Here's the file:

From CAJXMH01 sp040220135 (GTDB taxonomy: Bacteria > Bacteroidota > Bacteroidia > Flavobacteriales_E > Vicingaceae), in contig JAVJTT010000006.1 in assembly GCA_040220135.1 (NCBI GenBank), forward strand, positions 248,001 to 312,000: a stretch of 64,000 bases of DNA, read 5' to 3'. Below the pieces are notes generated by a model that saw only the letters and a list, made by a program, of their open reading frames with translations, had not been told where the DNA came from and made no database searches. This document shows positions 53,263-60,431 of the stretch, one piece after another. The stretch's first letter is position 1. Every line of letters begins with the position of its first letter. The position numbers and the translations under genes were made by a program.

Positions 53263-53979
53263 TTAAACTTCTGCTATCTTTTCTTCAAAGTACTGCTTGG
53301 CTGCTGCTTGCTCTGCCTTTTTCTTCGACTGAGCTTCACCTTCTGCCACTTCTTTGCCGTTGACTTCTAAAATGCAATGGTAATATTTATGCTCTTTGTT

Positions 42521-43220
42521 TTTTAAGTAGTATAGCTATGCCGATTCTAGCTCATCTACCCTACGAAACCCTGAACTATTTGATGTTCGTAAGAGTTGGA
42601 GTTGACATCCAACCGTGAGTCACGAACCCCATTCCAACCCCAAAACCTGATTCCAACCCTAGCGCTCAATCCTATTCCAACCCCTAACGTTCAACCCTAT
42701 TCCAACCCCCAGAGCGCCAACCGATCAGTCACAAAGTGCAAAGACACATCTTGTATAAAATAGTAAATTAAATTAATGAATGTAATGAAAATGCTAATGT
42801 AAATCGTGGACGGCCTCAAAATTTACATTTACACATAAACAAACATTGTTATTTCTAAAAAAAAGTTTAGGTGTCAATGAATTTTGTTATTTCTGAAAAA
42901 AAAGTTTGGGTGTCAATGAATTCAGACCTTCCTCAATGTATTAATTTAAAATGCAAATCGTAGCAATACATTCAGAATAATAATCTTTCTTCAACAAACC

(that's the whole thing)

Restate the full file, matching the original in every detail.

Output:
From CAJXMH01 sp040220135 (GTDB taxonomy: Bacteria > Bacteroidota > Bacteroidia > Flavobacteriales_E > Vicingaceae), in contig JAVJTT010000006.1 in assembly GCA_040220135.1 (NCBI GenBank), forward strand, positions 248,001 to 312,000: a stretch of 64,000 bases of DNA, read 5' to 3'. Below the pieces are notes generated by a model that saw only the letters and a list, made by a program, of their open reading frames with translations, had not been told where the DNA came from and made no database searches. This document shows positions 53,263-60,431 of the stretch, one piece after another. The stretch's first letter is position 1. Every line of letters begins with the position of its first letter. The position numbers and the translations under genes were made by a program.

Positions 53263-53979
53263 TTAAACTTCTGCTATCTTTTCTTCAAAGTACTGCTTGG
53301 CTGCTGCTTGCTCTGCCTTTTTCTTCGACTGAGCTTCACCTTCTGCCACTTCTTTGCCGTTGACTTCTAAAATGCAATGGTAATATTTATGCTCTTTGTT

Positions 42521-43220
42521 TTTTAAGTAGTATAGCTATGCCGATTCTAGCTCATCTACCCTACGAAACCCTGAACTATTTGATGTTCGTAAGAGTTGGA
42601 GTTGACATCCAACCGTGAGTCACGAACCCCATTCCAACCCCAAAACCTGATTCCAACCCTAGCGCTCAATCCTATTCCAACCCCTAACGTTCAACCCTAT
42701 TCCAACCCCCAGAGCGCCAACCGATCAGTCACAAAGTGCAAAGACACATCTTGTATAAAATAGTAAATTAAATTAATGAATGTAATGAAAATGCTAATGT
42801 AAATCGTGGACGGCCTCAAAATTTACATTTACACATAAACAAACATTGTTATTTCTAAAAAAAAGTTTAGGTGTCAATGAATTTTGTTATTTCTGAAAAA
42901 AAAGTTTGGGTGTCAATGAATTCAGACCTTCCTCAATGTATTAATTTAAAATGCAAATCGTAGCAATACATTCAGAATAATAATCTTTCTTCAACAAACC